## Abstract

This paper develops a two-gene, single fitness peak model for determining the equilibrium distribution of genotypes in a unicellular population which is capable of genetic damage repair. The first gene, denoted by [Formula presented] yields a viable organism with first-order growth rate constant [Formula presented] if it is equal to some target “master” sequence [Formula presented] The second gene, denoted by [Formula presented] yields an organism capable of genetic repair if it is equal to some target “master” sequence [Formula presented] This model is analytically solvable in the limit of infinite sequence length, and gives an equilibrium distribution which depends on [Formula presented] the product of sequence length and per base pair replication error probability, and [Formula presented] the probability of repair failure per base pair. The equilibrium distribution is shown to exist in one of the three possible “phases.” In the first phase, the population is localized about the viability and repairing master sequences. As [Formula presented] exceeds the fraction of deleterious mutations, the population undergoes a “repair” catastrophe, in which the equilibrium distribution is still localized about the viability master sequence, but is spread ergodically over the sequence subspace defined by the repair gene. Below the repair catastrophe, the distribution undergoes the error catastrophe when [Formula presented] exceeds [Formula presented] while above the repair catastrophe, the distribution undergoes the error catastrophe when [Formula presented] exceeds [Formula presented] where [Formula presented] denotes the fraction of deleterious mutations.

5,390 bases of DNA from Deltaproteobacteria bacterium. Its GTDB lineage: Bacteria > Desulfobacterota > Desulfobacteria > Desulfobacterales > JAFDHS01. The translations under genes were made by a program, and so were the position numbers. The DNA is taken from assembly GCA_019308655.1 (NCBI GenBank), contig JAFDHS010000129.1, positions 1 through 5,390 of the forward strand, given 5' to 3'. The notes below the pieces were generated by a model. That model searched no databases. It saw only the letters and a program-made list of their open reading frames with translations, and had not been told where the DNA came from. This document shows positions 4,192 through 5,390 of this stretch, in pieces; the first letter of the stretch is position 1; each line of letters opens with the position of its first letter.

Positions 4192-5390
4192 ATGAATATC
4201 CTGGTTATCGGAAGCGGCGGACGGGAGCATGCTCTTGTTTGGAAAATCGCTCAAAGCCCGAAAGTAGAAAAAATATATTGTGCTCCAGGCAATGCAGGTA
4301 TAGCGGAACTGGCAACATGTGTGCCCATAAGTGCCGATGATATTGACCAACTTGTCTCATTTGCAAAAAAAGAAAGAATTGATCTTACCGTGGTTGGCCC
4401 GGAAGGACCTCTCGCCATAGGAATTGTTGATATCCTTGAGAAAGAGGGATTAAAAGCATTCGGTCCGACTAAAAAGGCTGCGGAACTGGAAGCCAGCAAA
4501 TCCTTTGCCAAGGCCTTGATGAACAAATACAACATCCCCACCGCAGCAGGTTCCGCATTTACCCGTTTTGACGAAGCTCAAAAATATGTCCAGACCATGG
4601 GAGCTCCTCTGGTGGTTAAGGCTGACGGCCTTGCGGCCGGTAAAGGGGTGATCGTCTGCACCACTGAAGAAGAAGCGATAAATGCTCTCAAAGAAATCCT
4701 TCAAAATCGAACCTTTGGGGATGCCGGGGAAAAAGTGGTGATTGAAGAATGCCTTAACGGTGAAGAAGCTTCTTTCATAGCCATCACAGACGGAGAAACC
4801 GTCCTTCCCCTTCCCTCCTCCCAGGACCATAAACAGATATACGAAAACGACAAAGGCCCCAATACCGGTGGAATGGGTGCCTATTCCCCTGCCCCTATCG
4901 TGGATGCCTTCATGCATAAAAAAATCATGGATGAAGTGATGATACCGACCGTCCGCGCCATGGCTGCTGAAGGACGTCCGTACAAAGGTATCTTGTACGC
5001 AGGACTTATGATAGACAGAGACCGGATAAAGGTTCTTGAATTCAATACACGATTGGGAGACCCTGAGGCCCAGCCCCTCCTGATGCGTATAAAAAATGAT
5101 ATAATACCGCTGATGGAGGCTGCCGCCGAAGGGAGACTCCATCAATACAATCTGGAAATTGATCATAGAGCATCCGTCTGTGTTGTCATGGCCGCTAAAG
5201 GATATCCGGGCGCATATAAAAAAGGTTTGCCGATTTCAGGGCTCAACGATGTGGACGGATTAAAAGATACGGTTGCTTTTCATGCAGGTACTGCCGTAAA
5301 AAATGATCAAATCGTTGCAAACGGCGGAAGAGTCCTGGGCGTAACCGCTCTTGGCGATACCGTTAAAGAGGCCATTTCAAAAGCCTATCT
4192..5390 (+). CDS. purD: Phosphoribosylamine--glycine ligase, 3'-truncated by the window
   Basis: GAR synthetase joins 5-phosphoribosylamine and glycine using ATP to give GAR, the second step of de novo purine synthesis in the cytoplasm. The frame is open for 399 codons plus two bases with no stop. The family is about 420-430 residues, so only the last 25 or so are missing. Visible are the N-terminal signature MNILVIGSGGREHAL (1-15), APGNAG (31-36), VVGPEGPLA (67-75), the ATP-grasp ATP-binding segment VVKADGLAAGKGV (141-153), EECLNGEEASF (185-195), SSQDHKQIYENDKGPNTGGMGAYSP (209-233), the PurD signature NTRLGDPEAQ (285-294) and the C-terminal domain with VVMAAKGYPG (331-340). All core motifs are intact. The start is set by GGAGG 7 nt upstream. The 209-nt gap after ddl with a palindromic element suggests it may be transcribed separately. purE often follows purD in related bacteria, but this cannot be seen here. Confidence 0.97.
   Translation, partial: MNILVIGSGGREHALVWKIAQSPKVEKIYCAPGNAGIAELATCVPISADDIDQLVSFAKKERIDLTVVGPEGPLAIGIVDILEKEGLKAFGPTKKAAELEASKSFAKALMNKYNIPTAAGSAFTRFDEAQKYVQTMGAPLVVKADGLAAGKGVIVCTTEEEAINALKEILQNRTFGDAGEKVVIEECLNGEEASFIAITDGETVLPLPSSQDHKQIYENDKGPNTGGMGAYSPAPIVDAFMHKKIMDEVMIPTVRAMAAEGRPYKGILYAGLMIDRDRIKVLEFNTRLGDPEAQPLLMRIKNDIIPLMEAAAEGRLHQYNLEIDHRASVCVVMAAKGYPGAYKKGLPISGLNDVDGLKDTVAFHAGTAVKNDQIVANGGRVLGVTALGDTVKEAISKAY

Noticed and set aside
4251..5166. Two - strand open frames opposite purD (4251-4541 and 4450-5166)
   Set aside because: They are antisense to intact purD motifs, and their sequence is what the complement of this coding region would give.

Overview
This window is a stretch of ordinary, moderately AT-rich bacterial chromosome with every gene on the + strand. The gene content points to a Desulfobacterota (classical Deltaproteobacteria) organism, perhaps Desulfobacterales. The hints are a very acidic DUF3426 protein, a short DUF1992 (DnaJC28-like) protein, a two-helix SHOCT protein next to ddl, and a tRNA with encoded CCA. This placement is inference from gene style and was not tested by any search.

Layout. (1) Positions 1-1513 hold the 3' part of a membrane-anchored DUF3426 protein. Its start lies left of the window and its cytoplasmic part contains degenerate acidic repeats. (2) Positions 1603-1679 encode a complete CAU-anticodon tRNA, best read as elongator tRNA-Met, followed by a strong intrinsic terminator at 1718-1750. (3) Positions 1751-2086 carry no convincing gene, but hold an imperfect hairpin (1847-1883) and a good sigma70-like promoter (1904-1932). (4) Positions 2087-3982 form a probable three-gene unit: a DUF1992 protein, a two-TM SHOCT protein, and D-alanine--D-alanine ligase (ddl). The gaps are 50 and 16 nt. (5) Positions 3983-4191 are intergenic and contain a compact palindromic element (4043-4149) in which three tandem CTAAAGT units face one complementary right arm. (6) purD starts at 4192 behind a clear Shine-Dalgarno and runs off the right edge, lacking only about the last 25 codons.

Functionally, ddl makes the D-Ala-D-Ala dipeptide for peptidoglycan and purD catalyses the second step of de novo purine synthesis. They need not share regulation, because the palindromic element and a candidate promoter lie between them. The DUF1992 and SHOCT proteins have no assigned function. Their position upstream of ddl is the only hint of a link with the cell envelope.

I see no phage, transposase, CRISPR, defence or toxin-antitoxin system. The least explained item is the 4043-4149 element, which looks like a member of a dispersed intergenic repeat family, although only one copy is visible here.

Original language | English |
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Pages (from-to) | 11 |

Number of pages | 1 |

Journal | Physical Review E - Statistical Physics, Plasmas, Fluids, and Related Interdisciplinary Topics |

Volume | 69 |

Issue number | 1 |

DOIs | |

State | Published - 1 Jan 2004 |

Externally published | Yes |

## ASJC Scopus subject areas

- Statistical and Nonlinear Physics
- Statistics and Probability
- Condensed Matter Physics